Now start setting up the partitions:
sudo fdisk /dev/sda
Create the root partion (approx 30Gb):
- Enter ‘n’ with ENTER
- Enter ‘p’ for primary partition
- Enter ‘1’ for first partition (/dev/sda1)
- Select default/standard start-sector (ENTER)
- Enter value ‘+30G’ for a size of 30Gb
Create swap partition (here 5Gb)
- Enter ‘n‘ with ENTER
- Enter ‘p‘ for primary partition
- Enter ‘2‘ for second partition (/dev/sda2)
- Select default/standard start-sector (ENTER)
- Enter value ‘+5G’ for a size of 5Gb
- Enter ‘t‘ to assign a type to this second partition
- Enter ‘2‘ in to select 2nd partition
- Enter ‘82‘ in for Swap partitie (swap Linux / Solaris)
Create data partitie for block chain storage:
- Enter ‘n‘ with ENTER
- Enter ‘p‘ in for primary partition
- Enter ‘3‘ in for third partition (/dev/sda3)
- Select default/standard start-sector (ENTER)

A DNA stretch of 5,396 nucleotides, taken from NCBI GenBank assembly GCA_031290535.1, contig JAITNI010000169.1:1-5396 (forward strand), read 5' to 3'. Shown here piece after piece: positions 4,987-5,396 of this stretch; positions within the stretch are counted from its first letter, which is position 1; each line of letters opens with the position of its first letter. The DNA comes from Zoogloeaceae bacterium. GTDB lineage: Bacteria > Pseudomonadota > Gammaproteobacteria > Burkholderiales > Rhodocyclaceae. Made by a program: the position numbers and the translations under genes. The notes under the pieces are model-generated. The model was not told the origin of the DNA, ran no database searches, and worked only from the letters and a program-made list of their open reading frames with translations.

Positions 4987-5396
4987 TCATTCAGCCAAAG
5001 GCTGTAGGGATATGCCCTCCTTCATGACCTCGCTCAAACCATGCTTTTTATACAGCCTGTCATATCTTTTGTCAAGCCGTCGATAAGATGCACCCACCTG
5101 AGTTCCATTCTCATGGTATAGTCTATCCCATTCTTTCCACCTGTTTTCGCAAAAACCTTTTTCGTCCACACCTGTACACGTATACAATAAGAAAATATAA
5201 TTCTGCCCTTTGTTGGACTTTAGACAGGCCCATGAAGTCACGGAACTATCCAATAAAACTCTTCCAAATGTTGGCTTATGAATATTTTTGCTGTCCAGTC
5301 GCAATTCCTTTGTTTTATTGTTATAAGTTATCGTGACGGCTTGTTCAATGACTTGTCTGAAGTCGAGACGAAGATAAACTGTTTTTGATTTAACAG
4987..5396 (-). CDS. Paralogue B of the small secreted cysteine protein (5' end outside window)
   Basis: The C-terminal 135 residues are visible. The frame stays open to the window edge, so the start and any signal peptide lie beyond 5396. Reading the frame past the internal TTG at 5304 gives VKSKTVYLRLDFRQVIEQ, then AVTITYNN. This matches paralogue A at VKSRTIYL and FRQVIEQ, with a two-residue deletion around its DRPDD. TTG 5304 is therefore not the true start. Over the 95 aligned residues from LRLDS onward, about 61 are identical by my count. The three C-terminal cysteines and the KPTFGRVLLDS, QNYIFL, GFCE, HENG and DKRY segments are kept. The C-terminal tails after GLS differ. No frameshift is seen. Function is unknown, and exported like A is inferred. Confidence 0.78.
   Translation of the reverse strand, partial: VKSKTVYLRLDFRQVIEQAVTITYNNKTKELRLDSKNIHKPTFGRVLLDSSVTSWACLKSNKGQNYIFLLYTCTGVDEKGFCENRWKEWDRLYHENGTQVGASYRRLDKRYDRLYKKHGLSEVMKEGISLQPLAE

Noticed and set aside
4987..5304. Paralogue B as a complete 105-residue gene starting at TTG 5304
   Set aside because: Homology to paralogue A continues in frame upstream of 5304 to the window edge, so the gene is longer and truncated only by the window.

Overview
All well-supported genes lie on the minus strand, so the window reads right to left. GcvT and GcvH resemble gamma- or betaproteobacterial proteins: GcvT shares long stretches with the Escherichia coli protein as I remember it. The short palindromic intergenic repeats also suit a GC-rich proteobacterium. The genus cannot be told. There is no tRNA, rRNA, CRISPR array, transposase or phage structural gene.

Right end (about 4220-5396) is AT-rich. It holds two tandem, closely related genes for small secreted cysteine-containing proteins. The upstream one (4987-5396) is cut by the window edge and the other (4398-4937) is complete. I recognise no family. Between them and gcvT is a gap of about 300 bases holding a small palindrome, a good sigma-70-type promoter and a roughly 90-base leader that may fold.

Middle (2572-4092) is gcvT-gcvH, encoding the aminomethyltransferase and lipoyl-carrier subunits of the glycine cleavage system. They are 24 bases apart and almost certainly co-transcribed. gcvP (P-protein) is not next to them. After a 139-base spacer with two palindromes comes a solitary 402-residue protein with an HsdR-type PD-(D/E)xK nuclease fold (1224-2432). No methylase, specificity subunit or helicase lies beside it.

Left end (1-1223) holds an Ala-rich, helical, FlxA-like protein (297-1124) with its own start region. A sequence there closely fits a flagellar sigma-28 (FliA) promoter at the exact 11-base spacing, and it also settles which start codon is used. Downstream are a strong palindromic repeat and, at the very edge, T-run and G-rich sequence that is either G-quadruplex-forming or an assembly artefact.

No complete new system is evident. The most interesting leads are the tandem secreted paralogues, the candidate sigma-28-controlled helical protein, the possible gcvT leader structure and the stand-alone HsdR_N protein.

- Select default/standard END sector (ENTER geven), this will create maximum of left-over space to be assigned to the data storage for the block chain.
Use ‘p‘ to list a printed overview of partitions
Select ‘w‘ to write the partition table to disk and quit FDISK
Now format the partitions (using EXT4 file extensions) you’ve created:
sudo mkfs.ext4 /dev/sda1
sudo mkfs.ext4 /dev/sda3
initialise the swap partition and activate the swap partition:
sudo mkswap /dev/sda2
sudo swapon /dev/sda2
Copy data from micro SD card to hard drive
Now we’re transfer the data used in boot-up from the SD-card to the hard drive.
First, we mount the (new) root partition on the (new) harddrive in the current setup in the folder ‘/mnt’:
sudo mount /dev/sda1 /mnt
Now partition /dev/sda1 is found as mounted storage in the folder /mnt.
Now using RSYNC we transfer all files (and meta data (rights, groups etc)) to the mounted hard drive (/dev/sda1) partition.